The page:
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Anu, S Kaniethapriya, Paul, and Jeyashree: Effect of specific yoga mudras on respiratory efficiency in asthma patients


Mudra means Gesture which may involve the whole body or simple hand position. It is a known fact that mudras help in communication. Mudras were also known to influence different body functions by enhancing connections with the cortex and influencing autonomic reflexes in these areas.1,2 The hand and the fingers, as they have numerous sensory receptors have a larger area of representation in the sensory (homunculus) cortex of brain. Pressure signals from fingers and hands stimulate corresponding areas of both cerebral cortex promoting cross lateralization and sensory motor integration.

Asthma is a chronic inflammatory disease of the airways with variable airflow obstruction characterized by recurrent episodes of wheezing, breathlessness, chest tightness and cough particularly at night or in the early morning that is at least partially reversible either spontaneously or with treatment.3 Genetic determinants as well as environmental factors play a role in asthma. With increased severity and duration, airway remodeling occurs with smooth muscle hypertrophy, hyperplasia and mucous plugging resulting in fixed narrowing of the airway. Common precipitating factors for asthma include exercise, cold weather, exposure to air borne allergens and viral infections.

Asthma is also a stress related disorder.4 Stress by increasing the release of pro inflammatory cytokines precipitates asthma exacerbations. The inflammatory response is due to eosinophil infiltration, mast cell degranulation and lymphocyte activation resulting in airway hyper responsiveness. Both the components of Autonomic Nervous System (ANS) are essential for maintaining the airway caliber. Though there is no direct sympathetic innervation of the airway smooth muscle, stimulation α adrenergic receptors causes bronchoconstriction and stimulation of β2 receptors in bronchial smooth muscle causes bronchodilation. In asthma, bronchoconstriction and increased glandular secretion is caused by increased activity of parasympathetic nervous system. To combat this, sympathetic activity increases to release Neuropeptide Y (NPY) which in turn could inhibit the release of acetyl choline. But it fails in its objective, since in asthmatic patients NPY nerves are reduced and direct sympathetic innervation of airway is negligible.5 These evidences suggest that asthma is characterized by abnormalities of both the components of ANS. It is also hypothesized that as mudras create subtle connections with emotional areas of the brain, stress & related disorders could be reduced by balancing autonomic nervous system.

In asthma, airflow obstruction occurs mainly during expiration, unless the disease is very severe. Respiratory efficiency tests employed in this study are simple bed side tests which help to assess mainly expiratory function of lungs. PEFR is the maximum rate in liters per minute with which air is expelled with maximum force after a deep inspiration. This test is generally used to assess larger airway obstruction and the normal value is 350-600L/minute. PEFR value is considered almost equally important with respect to forced expiratory volume in one second (FEV1) for diagnosing asthma.6 Peak flow meter values are almost identical with the PEFR values obtained by computerized spirometry in asthma patients.7 Breath holding time serves as a screening test for obstructive lung diseases and it i s an index of onset and endurance of dyspnea. It also could be positively correlated with FEV1 and FVC in evaluating obstructive diseases.8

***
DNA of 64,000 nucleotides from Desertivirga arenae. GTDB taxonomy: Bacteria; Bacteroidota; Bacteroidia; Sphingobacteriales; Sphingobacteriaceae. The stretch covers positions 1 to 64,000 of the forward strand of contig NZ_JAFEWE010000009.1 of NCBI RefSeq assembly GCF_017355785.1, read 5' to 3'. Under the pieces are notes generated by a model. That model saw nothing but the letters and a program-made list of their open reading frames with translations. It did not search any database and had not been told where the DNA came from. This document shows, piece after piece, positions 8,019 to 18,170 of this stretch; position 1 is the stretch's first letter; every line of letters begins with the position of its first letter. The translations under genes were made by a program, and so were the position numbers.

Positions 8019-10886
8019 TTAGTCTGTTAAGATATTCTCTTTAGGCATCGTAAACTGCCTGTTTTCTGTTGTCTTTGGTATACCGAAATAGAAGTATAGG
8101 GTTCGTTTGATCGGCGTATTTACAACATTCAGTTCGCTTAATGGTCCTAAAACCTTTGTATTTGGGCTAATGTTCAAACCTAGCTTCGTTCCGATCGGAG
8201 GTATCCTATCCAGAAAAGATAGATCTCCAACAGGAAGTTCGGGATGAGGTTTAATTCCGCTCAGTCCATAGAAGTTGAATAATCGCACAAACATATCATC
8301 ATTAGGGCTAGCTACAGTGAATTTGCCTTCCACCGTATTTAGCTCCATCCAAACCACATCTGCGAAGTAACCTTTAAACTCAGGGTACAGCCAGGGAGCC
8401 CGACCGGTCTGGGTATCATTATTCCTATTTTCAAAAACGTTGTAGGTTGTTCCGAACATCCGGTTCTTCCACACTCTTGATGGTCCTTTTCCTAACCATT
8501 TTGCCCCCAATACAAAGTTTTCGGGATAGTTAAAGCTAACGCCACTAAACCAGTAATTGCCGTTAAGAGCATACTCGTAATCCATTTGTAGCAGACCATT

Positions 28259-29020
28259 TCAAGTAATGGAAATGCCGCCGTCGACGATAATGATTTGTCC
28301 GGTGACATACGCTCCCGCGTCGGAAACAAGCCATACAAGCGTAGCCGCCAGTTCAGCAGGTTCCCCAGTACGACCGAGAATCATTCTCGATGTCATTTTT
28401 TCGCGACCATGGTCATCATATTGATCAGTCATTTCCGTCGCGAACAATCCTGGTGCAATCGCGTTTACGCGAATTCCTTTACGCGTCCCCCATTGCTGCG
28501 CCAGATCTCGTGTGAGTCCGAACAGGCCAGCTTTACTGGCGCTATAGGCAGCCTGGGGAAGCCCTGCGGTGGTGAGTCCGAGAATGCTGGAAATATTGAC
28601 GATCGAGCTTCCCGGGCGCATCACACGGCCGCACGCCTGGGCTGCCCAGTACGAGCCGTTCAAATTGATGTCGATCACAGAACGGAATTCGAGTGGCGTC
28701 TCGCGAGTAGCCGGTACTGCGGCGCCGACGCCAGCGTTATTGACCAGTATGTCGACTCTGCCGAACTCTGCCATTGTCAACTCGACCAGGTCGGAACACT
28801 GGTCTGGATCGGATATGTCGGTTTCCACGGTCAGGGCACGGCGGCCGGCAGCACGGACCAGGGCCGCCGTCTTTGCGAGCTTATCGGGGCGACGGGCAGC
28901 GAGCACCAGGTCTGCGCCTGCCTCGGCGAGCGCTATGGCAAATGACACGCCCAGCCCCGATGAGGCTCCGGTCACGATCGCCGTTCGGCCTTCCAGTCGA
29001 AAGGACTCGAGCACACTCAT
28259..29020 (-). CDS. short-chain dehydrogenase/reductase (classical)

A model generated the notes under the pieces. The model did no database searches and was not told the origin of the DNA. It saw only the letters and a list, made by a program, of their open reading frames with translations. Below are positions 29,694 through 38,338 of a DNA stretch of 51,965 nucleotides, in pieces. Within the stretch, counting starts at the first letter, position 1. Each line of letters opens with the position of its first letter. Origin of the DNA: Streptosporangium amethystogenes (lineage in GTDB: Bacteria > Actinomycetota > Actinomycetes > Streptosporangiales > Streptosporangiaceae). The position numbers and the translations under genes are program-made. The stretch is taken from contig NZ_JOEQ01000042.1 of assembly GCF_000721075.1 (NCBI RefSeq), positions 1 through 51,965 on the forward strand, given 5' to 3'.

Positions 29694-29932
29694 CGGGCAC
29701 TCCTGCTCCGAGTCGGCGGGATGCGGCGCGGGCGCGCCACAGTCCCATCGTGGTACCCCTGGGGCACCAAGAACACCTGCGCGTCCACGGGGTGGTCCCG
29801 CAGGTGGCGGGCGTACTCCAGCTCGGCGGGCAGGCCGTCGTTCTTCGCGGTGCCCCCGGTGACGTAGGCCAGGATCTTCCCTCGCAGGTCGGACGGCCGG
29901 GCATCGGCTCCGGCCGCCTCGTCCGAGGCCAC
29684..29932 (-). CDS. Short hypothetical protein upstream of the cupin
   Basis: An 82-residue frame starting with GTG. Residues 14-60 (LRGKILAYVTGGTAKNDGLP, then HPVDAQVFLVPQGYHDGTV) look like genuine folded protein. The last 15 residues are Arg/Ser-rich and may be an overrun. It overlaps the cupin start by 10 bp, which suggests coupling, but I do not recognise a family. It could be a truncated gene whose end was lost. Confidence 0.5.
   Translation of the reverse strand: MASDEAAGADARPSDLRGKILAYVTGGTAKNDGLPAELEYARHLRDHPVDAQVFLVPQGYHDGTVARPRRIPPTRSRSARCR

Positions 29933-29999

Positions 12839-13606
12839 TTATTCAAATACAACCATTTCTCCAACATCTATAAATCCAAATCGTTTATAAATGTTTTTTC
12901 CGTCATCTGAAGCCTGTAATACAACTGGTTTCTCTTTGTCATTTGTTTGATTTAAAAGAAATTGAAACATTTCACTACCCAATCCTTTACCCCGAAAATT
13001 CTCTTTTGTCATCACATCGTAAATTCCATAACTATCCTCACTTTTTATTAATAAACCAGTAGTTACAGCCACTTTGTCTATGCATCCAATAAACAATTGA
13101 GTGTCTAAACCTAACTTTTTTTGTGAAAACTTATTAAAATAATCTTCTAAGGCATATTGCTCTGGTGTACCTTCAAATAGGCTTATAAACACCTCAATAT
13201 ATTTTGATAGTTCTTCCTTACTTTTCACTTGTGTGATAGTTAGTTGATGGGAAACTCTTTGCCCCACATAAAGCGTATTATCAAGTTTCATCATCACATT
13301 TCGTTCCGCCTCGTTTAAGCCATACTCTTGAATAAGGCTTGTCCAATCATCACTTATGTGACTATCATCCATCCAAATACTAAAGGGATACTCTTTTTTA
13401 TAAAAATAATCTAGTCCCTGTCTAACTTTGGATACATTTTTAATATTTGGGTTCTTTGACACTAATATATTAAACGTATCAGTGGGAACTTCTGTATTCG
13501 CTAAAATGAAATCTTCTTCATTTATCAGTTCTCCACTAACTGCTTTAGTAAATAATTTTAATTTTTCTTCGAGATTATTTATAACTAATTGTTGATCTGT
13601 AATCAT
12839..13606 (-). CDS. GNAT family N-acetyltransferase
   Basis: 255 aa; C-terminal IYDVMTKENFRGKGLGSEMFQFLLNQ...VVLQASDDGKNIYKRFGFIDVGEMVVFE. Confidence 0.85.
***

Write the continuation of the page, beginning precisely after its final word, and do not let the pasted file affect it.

The overall of Prevalence of asthma in India is 2.05% in adults above 15 years.9 In spite of tremendous advances in medical treatment, morbidity and mortality still persists. Hence alternative non-pharmacological interventions like yogic pranayama techniques and meditation are tried to prevent or treat asthma along with chemotherapy.10

It is said that specific lung specific mudras or hand gestures can improve respiratory efficiency by producing Broncho dilatation and reducing mucous congestion.1 There were only few studies depicting the scientific importance of mudras on other systems.11,12 Since no other study has reported regarding this, present study was done to find out whether these yoga mudras really improve respiratory efficiency and if so, whether it can be used as an additive measure to treat asthma.

Aim & Objectives

To study the effect of specific Yoga Mudras on Respiratory Efficiency in Asthma patients.

  1. To measure the effect of specific yoga mudras on peak expiratory flow rate, breath holding time, sniders test, expiratory blast test and respiratory endurance test in study group before and after 30 minutes of mudra practice

  2. To measure the peak expiratory flow rate, breath holding time, sniders test, expiratory blast test and respiratory endurance test values of control group before and after 30 minutes.

  3. To compare the respiratory efficiency test values of the study group with that of the control.

Materials and Methods

The present interventional study was done in the department of Physiology of a private Medical College Hospital, Madurai after obtaining Institutional Ethical Clearance. Stable Asthma patients of both the genders, between the age groups of 20–50years, weight & height matched were enrolled for the study. Patients attending Respiratory Medicine O.P in July 2018 and hospital workers (especially housekeeping staff in the medical college campus) who were known asthmatics with disease duration of more than one year but not on routine drug treatment were included in the study. 50 asthma patients who were chosen randomly were assigned as control group (n=25) and study group (n=25) by using a randomization sequence generated in Microsoft Excel. Asthmatics were selected based on adult asthma questionnaire, hospital records & only patients with intermittent and mild persistent asthma were included.5 (WHO Global Initiative for Asthma guidelines 2006)

Patients with acute asthmatic exacerbations and not willing to participate were excluded from the study. Subjects with other types of lung diseases, mudra trained individuals, smokers, subjects with skeleto-muscular disorders, subjects suffering from cardiac diseases and on medication were also excluded.

Description of intervention